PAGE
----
Monday, October 13, 2008

Never Underestimate Your Influence

Thank goodness for Twitter! Another of the fine ladies I follow, Natalie Witcher, posted a fine piece o' bloggin' today. As I was composing my comment and began my third paragraph, it occurred to me that I didn't need to hijack Natalie's comments. I HAVE A BLOG! Of my very own! So here is another post, brought to you, in a round about sort of way, by the fine folks at Twitter.

I have a 12-year-old daughter. She loves animals, particularly horses. She is learning to apply makeup. She tends to write or draw out her feelings rather than talk about them. She also plays the harp. She has occasionally lamented her calloused fingers with their short nails and thick, muscular construction. Her friends have dainty fingers, and a few of them sport stylish manicures. This child has gorgeous, chocolate-brown eyes, legs for days (NOT inherited from her mother. Whatever.) and what can only be described as "Jhirmack Bounceback Beautiful Hair" (and if you're not old enough to get that reference, I'm not sure we can be friends because I'm obviously old enough to be your babysitter). My point is that she's a lovely girl with many attributes that I would think would be much more noticeable than fingers, but what does she think about when she looks at herself? That's right. Her fingers.

Yesterday, there was a plumber here. He saw the harp in our music room and asked me if I played it. I laughed and told him that our daughter was the harpist. He remarked that he'd never seen a harp in person, so I asked if he'd like to hear her play. "If it's not too much trouble, yes ma'am, I'd love to hear a song," said the giant black man in the plumber's uniform. Olivia sat down, pulled the harp back and adjusted the pedals. The plumber pulled a chair up close and watched in rapt attention as she played Beethoven's Glissando Waltz. When she finished, he gave her a standing ovation that I could tell came from the bottom of his heart. He said he'd always remember that day and told her that if she stayed with it, she would bless a lot of people someday. She thanked him, I paid him and he went on his way.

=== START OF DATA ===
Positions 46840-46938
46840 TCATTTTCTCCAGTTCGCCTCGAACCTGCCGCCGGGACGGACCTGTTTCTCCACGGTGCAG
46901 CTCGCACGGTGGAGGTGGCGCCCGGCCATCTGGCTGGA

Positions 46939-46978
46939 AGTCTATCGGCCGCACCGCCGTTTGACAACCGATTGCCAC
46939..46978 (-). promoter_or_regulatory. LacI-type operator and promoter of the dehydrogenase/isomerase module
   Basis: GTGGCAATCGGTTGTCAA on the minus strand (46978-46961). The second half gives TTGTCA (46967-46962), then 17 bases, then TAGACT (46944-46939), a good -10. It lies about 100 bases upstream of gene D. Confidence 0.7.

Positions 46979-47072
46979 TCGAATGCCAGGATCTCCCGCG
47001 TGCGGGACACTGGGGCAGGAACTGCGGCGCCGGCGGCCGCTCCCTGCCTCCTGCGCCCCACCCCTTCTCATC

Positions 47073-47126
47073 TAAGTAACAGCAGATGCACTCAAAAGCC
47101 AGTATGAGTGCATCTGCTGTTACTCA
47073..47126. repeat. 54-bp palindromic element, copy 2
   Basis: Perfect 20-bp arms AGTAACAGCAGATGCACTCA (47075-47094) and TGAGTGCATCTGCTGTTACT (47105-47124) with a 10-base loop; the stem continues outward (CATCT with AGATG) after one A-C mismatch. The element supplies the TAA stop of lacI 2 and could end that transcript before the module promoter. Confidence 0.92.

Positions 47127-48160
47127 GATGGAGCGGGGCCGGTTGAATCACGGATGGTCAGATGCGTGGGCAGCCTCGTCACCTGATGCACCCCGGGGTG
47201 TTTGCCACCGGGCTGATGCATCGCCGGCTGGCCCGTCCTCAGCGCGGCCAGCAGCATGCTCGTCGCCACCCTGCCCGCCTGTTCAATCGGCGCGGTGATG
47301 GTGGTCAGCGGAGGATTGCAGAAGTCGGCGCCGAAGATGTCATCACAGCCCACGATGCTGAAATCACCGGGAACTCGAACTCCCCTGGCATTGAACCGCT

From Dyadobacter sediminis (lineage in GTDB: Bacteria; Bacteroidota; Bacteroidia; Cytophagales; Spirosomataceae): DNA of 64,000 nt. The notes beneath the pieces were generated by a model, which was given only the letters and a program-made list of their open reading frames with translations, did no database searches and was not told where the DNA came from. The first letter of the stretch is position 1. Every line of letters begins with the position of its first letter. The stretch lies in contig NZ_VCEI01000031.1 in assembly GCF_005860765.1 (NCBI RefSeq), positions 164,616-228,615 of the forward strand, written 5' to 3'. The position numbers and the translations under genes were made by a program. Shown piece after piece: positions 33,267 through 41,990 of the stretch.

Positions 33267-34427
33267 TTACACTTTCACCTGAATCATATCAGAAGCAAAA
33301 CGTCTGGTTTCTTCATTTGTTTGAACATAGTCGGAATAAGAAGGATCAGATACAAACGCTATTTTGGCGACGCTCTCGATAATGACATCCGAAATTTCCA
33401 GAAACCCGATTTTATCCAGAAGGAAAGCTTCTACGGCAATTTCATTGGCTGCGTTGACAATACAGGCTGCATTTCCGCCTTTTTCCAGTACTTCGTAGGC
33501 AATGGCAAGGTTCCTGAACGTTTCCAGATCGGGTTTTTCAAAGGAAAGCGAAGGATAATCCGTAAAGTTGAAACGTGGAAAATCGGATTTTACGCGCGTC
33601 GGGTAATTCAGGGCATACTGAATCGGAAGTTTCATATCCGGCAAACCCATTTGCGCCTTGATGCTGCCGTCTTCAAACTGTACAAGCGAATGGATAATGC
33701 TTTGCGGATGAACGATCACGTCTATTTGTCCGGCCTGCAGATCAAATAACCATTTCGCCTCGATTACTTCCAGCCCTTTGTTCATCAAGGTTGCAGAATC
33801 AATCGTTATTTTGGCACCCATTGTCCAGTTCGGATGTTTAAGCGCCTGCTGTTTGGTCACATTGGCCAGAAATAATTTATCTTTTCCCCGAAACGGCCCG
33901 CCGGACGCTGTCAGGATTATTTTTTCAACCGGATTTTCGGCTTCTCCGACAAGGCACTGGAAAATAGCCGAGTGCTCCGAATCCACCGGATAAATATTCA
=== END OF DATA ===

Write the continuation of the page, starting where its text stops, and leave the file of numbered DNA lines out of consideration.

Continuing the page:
Later, Olivia decided to polish the short nails on her thick fingers a startling shade of blue.

I have a feeling we may have entertained an angel unawares.


  1. Oh hug that girl! Tell her there is more to life than tiny little fingers.

  2. I'll never forget the day she played for us, either. Beautiful, beautiful. I would liken her fingers to my stretch marks. I don't like the way they look, but the thing the caused worth it! And when I think of it that way, they don't bother me so much.

  3. Oh, I'd love to hear her play!! Thanks for the link love! And I'm so glad I "met" you on Twitter! Whaddya bet we don't live but a few miles apart?

  4. Oh, I got a bit teared up at that one! Thanks for the blessing!

  5. This post left me with goosepimples! How precious.